Renaissance, creativity and the refractive aesthetics of African literature

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Lekan Oyegoke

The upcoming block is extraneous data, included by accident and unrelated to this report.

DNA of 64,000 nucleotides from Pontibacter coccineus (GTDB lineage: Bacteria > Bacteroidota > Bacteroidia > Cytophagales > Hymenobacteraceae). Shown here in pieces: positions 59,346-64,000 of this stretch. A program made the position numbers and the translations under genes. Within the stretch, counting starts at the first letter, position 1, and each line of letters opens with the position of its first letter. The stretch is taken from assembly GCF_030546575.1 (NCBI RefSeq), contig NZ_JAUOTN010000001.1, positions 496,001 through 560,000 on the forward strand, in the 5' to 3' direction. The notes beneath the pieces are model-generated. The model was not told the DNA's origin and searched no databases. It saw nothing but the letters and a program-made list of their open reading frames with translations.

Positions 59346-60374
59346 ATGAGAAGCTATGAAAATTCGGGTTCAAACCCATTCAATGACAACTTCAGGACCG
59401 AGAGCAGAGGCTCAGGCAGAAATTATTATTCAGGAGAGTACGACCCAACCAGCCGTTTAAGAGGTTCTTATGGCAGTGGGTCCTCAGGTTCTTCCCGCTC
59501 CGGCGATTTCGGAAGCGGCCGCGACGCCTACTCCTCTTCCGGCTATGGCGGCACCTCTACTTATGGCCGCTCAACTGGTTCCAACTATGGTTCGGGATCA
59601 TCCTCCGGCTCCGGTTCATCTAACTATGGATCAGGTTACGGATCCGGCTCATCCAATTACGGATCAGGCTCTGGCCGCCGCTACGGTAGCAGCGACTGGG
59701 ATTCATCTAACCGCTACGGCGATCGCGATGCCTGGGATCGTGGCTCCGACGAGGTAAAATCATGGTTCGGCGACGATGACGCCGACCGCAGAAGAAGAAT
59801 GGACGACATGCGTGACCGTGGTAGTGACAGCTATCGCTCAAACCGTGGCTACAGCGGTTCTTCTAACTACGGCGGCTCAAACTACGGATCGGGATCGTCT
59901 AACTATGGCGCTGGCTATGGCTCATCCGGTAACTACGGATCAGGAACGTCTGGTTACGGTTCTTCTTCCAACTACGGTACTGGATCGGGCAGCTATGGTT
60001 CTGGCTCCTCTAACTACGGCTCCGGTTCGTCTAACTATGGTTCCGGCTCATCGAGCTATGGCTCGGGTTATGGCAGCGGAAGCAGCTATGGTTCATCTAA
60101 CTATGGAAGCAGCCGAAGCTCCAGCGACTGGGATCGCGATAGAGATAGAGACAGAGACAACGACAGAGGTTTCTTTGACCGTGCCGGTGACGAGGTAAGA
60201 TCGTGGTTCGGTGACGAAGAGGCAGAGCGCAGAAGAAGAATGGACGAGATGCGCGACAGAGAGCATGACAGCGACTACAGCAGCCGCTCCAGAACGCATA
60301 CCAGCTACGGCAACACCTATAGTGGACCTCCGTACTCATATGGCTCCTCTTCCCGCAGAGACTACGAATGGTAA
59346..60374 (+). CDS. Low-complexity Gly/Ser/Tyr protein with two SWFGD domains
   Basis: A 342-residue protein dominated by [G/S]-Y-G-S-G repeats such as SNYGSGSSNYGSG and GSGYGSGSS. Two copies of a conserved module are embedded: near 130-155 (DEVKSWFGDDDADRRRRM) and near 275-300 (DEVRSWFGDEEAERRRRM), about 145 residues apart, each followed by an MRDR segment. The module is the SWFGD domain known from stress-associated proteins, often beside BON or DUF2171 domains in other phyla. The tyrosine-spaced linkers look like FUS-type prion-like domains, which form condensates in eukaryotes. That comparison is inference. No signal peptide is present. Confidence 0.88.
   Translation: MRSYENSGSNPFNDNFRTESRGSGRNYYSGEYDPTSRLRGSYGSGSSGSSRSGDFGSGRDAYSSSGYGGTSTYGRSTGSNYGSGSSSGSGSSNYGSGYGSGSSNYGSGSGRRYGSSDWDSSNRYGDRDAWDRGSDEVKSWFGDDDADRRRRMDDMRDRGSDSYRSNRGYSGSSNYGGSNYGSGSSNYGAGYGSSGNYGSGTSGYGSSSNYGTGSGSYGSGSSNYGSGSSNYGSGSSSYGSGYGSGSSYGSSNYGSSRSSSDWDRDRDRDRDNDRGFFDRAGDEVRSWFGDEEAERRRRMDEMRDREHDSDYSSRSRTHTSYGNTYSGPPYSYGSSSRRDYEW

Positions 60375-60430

“Renaissance” has come up for scrutiny in African political and literary discourse in recent times, sown, as it appears to have been, as a discursive seed in a mutant twenty first century chronological and topographical setting. The exciting paradox of the play of presence and absence in a controversial nursery bed of connotative and denotative instabilities makes this renascent linguistic seed simultaneously dud and viable. The historicity of the term as a specific archaic centenary experience in certain parts of the world makes it potentially semantically dynamic. Its suggestion of a resurgence of interest in some areas of cultural life renders it suspect or simply ontologically unviable. Renaissance then morphs appropriately into yet another signifier and linguistic counter and, as sign, is permanently detached from verifiable signified in a postmodern construct. Cultural creativity in Africa as elsewhere is expectedly an activity of civility, a vocation of nobility, but which in many parts continues to be savaged ever so tirelessly by tyranny and crass insensitivity. Nevertheless, humane artistry in the wider socio-cultural sphere outmatches the political elite’s tendency to dissipation. The notional prism of critical mediation in the transformation from conventional to radical, owing to the twentieth century revolutionary insights of modern linguistics, has turned opaque with a refractive aesthetic regimens of a new kind of licence that is named “theory” and is viewed with increasing suspicion in some quarters as a supplant of age-old “poetic licence”.  Further supplants have presented at fundamental levels in the relationships which subtend between cultural components that are informed and inscribed by different notions of “African literature”. This article attempts a reflection, using the trope of a prism, on some conflictive renascent ideas – positive and negative – in the aesthetic conundrum of signifier/signified in African literature.    

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